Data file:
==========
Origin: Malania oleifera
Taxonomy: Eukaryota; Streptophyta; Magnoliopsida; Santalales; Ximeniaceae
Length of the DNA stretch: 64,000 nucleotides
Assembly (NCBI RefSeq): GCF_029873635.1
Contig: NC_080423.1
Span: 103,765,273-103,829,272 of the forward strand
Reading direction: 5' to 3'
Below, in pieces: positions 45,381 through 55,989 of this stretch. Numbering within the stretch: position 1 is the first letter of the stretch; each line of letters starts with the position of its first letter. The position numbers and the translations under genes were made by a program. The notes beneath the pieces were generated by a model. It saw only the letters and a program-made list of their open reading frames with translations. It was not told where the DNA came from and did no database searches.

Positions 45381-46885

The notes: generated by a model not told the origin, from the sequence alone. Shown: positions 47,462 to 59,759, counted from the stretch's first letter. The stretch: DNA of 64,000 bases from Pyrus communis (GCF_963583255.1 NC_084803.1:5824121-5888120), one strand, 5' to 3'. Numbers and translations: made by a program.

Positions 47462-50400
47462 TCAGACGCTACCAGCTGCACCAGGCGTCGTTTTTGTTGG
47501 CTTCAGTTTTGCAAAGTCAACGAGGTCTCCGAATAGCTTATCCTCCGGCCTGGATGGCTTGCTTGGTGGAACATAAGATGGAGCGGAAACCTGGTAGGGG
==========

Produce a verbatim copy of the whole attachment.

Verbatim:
Origin: Malania oleifera
Taxonomy: Eukaryota; Streptophyta; Magnoliopsida; Santalales; Ximeniaceae
Length of the DNA stretch: 64,000 nucleotides
Assembly (NCBI RefSeq): GCF_029873635.1
Contig: NC_080423.1
Span: 103,765,273-103,829,272 of the forward strand
Reading direction: 5' to 3'
Below, in pieces: positions 45,381 through 55,989 of this stretch. Numbering within the stretch: position 1 is the first letter of the stretch; each line of letters starts with the position of its first letter. The position numbers and the translations under genes were made by a program. The notes beneath the pieces were generated by a model. It saw only the letters and a program-made list of their open reading frames with translations. It was not told where the DNA came from and did no database searches.

Positions 45381-46885

The notes: generated by a model not told the origin, from the sequence alone. Shown: positions 47,462 to 59,759, counted from the stretch's first letter. The stretch: DNA of 64,000 bases from Pyrus communis (GCF_963583255.1 NC_084803.1:5824121-5888120), one strand, 5' to 3'. Numbers and translations: made by a program.

Positions 47462-50400
47462 TCAGACGCTACCAGCTGCACCAGGCGTCGTTTTTGTTGG
47501 CTTCAGTTTTGCAAAGTCAACGAGGTCTCCGAATAGCTTATCCTCCGGCCTGGATGGCTTGCTTGGTGGAACATAAGATGGAGCGGAAACCTGGTAGGGG